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Remembering The NALSA Judgement Which Ensured Equal Rights To India’s Trans Community

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April 15 marks the 6th anniversary of the NALSA judgment. It was a remarkable step in the constitutional history of India. It guaranteed rights to an extremely marginalized community. The transgender community has been isolated, stigmatized, ostracized and denied basic human rights for decades despite the operation of a Constitution and functioning of a democracy. The community had been subject to gender-based violence, harassment, abuse and rape. They have been denied access to public toilets, healthcare, education, employment. The landmark 2014 judgment put an end to a very long history of injustice to this community.

It was a far overdue action on the part of justice in the social democracy that India is called. In the following paragraphs, I summarise the judgement of National Legal Services Authority v Union of India. The way the judgement is worded is crucial. It reminds us of what Indian constitutional values of equality, liberty and justice truly stands for.

Picture Courtesy: Arnab Biswas (Kolkata Pride 2019)
Picture Courtesy: Arnab Biswas (Kolkata Pride 2019)

Transgender is described as an umbrella term for persons whose gender identity and/or gender expression does not conform to their biological sex. It includes members from various sections of the community, hijras, eunuchs, kothis, aravanis, jogtas, kinnars etc. They are a socio-culturally and economically marginalized community facing utmost discrimination, oppression and exploitation. Discrimination is so large and pronounced in terms of education, employment, healthcare and social exclusion in every other sphere of living. They are even denied access to public toilets, shops, restaurants, theatres etc. Gender identity is integral to a person’s dignity and freedom. Forcing individuals to undergo medical sex reassignment, surgery, sterilization, hormonal therapy for legal recognition of their gender identity is against their right to self-determination. Non-recognition of gender identity makes them vulnerable to sexual assault, harassment, rape.

Non-recognition of gender identity leads to violation of the right to life and dignity. Discrimination based on gender identity is a denial of equality and freedom. Non-recognition of rights is also a violation of international law obligations.

The Universal Declaration of Human Rights recognizes all human beings as free and equal in dignity and rights. The Court aimed to broaden the scope of fundamental rights of the Indian Constitution by taking into consideration international covenants and principles, namely UDHR 1948, International Covenant on Civil and Political Rights 1966 (ICCPR) and Yogyakarta Principles. The Constitution has a living character with its interpretation being dynamic. It inheres liberal and substantive democracy which believe in the rule of law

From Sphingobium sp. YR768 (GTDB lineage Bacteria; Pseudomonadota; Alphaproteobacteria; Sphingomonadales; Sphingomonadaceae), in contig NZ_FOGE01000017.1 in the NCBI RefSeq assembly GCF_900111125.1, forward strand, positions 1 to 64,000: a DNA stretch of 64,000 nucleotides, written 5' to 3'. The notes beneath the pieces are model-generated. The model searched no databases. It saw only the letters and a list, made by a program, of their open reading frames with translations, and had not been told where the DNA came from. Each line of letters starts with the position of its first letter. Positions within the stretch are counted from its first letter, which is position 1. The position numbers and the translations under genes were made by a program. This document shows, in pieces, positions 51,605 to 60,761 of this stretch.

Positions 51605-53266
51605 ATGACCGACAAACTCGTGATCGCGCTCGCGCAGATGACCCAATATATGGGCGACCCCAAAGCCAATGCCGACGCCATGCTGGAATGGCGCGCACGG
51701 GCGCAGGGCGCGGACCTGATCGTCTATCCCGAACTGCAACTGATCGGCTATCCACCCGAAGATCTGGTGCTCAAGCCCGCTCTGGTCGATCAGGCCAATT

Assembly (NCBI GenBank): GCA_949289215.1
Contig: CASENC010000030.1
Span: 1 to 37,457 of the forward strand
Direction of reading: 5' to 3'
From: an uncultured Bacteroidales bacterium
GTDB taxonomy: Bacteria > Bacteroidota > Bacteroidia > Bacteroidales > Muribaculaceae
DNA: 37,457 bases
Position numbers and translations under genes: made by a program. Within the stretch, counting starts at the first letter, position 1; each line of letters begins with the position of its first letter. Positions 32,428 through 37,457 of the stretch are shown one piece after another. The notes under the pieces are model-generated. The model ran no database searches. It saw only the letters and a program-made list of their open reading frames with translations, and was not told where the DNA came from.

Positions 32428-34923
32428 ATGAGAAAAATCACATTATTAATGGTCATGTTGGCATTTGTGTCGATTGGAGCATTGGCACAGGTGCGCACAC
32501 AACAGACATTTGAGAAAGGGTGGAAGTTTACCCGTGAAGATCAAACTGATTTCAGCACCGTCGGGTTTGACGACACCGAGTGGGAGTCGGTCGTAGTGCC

Constitutional issues cannot be studied in a socio-economic vacuum since socio-cultural changes are the source of values and ideals. The social philosophy of the Constitution shapes creative judicial vision and orientation.

The concepts of social, political and economic justice, equality of status and opportunity and of assuring dignity of all individuals are incorporated in the Preamble of the Constitution. The basic principle of dignity and freedom of an individual is central to the idea of democracy. The legal recognition of a ‘third’ gender is in consonance with Article 14 which ensures right to equality and Article 21 that ensures right to life and human dignity.

The Court ordered the recognition of a ‘third gender’ beyond the gender binary for the purpose of safeguarding their rights enshrined in the Constitution. The right of self-determining their gender was upheld, even without mandatory medical transition. The Court directed the government to assist the socially and educationally backward community in education and employment. The Centre and State Governments should study and understand the deep and pervasive discrimination that prevails and take appropriate steps to address it. The government should ensure access to healthcare, public toilets for transgenders and devise social welfare schemes for them.

India is a country that follows the rule of law and thus Constitution confers basic rights to all citizens including equality before law and equal protection by law. Rule of law is social justice based on public order. The legal recognition of the third gender is essential not only for upholding rule of law but also to advance justice to this social class who had been denied basic human rights for decades.

Here’s remembering the struggles and hardships of all transgender persons, their sufferings, the lives that we have lost due to inaccessibility of justice. Here’s hoping for a better and brighter future for the community and a more free and equal society.